Both the teachers and children have been facing new challenges over the course of the past year. Virtual learning has changed the landscape of general education. With these changes come new challenges and new behaviors.
Addressing and managing challenging behaviors is nothing new for teachers. While the environment has changed, many of the same principles still apply.
Defining Challenging Behavior
Challenging behavior is a broad term in an educational setting. Every school and every teacher has a different definition.
There are two broad levels of challenging behavior — low-level disruption and high-level disruption. Low-level disruption could include examples such as calling out or moving around. High-level disruption could include examples such as challenging authority or verbal abuse.
Regardless of the level, what we must remember is that all behavior is communication. What a student is communicating may vary vastly. It may be to communicate a need for attention, a need to escape the situation or even a need for praise.
In some instances, they may be communicating a need due to a specific learning disorder. If we start from the premise that behavior is communication, we can figure out what strategy is best to apply.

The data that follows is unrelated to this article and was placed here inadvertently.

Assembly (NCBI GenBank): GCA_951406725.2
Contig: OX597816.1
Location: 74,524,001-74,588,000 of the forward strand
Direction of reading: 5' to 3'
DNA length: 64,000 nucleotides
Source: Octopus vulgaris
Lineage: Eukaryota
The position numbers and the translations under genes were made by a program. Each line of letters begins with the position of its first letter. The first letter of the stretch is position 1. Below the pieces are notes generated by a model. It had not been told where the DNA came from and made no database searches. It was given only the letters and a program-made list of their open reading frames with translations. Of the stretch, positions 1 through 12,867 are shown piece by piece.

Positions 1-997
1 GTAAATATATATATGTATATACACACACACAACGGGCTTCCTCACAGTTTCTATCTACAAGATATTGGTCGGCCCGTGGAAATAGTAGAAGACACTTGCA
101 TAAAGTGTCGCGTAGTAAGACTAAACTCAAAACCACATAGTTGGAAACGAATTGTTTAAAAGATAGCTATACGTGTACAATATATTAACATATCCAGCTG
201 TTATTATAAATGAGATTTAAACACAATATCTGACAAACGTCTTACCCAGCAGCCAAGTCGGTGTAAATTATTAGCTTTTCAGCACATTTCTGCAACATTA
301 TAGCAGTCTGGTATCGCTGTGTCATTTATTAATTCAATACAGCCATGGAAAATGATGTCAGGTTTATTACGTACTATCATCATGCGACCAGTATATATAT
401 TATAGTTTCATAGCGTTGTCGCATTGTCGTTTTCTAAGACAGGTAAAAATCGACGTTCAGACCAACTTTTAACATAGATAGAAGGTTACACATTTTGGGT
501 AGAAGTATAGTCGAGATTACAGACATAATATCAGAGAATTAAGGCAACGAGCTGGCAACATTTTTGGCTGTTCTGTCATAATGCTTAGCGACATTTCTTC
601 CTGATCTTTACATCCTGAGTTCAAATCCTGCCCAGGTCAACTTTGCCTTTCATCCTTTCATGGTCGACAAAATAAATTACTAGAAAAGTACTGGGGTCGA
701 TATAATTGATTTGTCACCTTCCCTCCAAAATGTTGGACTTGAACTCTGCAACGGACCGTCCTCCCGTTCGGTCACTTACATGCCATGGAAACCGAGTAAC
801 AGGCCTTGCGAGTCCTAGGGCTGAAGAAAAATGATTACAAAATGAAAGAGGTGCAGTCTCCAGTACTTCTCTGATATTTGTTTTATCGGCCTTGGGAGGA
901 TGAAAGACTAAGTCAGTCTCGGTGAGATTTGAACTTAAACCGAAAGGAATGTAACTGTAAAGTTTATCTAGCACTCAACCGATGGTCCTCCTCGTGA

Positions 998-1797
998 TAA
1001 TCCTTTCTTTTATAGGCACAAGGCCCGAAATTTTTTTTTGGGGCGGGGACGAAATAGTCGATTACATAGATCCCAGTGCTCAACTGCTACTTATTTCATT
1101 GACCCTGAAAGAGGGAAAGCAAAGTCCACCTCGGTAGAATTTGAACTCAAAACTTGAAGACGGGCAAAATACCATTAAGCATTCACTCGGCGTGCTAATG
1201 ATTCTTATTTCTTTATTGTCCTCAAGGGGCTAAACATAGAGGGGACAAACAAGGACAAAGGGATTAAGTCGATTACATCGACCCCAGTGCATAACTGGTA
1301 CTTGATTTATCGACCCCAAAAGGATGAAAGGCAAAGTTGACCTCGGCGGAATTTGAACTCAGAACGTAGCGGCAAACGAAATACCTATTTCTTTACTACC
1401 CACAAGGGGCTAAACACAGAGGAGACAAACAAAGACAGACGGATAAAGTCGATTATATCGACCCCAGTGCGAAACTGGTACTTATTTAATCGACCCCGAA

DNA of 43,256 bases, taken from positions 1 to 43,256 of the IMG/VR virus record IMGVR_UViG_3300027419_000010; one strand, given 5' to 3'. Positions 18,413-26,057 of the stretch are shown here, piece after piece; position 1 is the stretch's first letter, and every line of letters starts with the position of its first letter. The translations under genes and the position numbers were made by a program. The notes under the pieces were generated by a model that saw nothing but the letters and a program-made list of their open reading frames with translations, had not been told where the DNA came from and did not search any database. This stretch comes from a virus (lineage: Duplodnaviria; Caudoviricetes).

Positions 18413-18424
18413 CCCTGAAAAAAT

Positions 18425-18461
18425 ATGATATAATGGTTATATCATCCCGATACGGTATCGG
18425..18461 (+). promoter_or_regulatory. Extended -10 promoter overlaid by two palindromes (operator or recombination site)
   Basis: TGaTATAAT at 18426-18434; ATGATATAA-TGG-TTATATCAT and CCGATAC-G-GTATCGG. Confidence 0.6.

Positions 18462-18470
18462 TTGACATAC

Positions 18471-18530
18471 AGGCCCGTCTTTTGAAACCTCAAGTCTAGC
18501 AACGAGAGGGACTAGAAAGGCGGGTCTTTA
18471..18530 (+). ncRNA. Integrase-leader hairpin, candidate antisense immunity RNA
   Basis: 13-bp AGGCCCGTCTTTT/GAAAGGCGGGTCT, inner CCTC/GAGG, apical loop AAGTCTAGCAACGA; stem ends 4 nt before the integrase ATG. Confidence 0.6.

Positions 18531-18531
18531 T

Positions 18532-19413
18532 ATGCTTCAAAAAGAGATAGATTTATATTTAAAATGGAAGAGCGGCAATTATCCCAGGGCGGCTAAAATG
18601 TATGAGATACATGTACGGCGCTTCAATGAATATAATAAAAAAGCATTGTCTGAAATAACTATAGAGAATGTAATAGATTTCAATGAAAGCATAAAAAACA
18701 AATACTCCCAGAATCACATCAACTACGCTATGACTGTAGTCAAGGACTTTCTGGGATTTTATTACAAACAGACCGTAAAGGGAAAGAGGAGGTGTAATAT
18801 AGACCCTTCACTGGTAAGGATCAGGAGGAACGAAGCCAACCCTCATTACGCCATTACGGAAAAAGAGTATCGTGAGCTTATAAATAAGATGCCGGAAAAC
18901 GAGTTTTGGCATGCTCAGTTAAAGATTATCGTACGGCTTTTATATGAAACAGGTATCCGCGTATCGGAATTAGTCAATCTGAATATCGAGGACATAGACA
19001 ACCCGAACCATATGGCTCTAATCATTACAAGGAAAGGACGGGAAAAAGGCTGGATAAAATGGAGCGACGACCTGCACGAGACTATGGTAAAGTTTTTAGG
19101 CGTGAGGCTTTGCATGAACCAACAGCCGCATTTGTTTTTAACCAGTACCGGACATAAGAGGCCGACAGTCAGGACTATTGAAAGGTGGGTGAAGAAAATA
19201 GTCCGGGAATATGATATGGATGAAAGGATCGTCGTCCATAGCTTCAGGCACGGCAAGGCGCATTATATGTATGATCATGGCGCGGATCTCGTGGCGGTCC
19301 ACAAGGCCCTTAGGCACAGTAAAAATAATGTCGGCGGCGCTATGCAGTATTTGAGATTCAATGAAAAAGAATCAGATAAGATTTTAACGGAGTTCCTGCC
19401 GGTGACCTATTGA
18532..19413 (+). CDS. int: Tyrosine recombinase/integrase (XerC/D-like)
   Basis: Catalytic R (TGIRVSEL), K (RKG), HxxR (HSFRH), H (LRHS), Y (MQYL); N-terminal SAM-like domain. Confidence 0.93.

Managing Challenging Behaviors
Managing challenging behaviors is a part of effective classroom management. It’s by no means an easy part of the role of educator, but it’s a skill we can all learn with time and experience.
It’s the same components you will have had drilled into you over the course of your teaching career. Environment, relationships, teaching techniques, and strategies.
We all know that having a good classroom environment is key in getting the best behavior out of your students. Without this, communicating with our students is a shout into the void.
Creating an inclusive classroom revolves around routine, expectations, and fairness.
Routines are flexible and can be changed to suit your classroom. Many teachers see the benefits of structured classroom seating plans, while others may empower students to make their own seating choices.
There’s also the increasingly popular option of flexible seating. That is creating an environment that doesn’t look like a traditional classroom. This plan has shown incredible benefits for positive behavior in the classroom.
Additional routines may include greeting students at the door or taking five minutes at the start of the lesson to socialize.
Once your routines are down, you can establish expectations. Expectations should be explicitly verbally stated, as well as visible to students at all times.
Ideally, they should be created and agreed upon by both teachers and students to create an inclusive environment. With your expectations set, make sure to hold them fairly. Inconsistency is a surefire way to encourage challenging behavior.
Any experienced educator will tell you a vital component to managing behavior are relationships. By this, we mean establishing and building relationships with your students. This can link into your routines, like greeting students at the door or regularly checking in.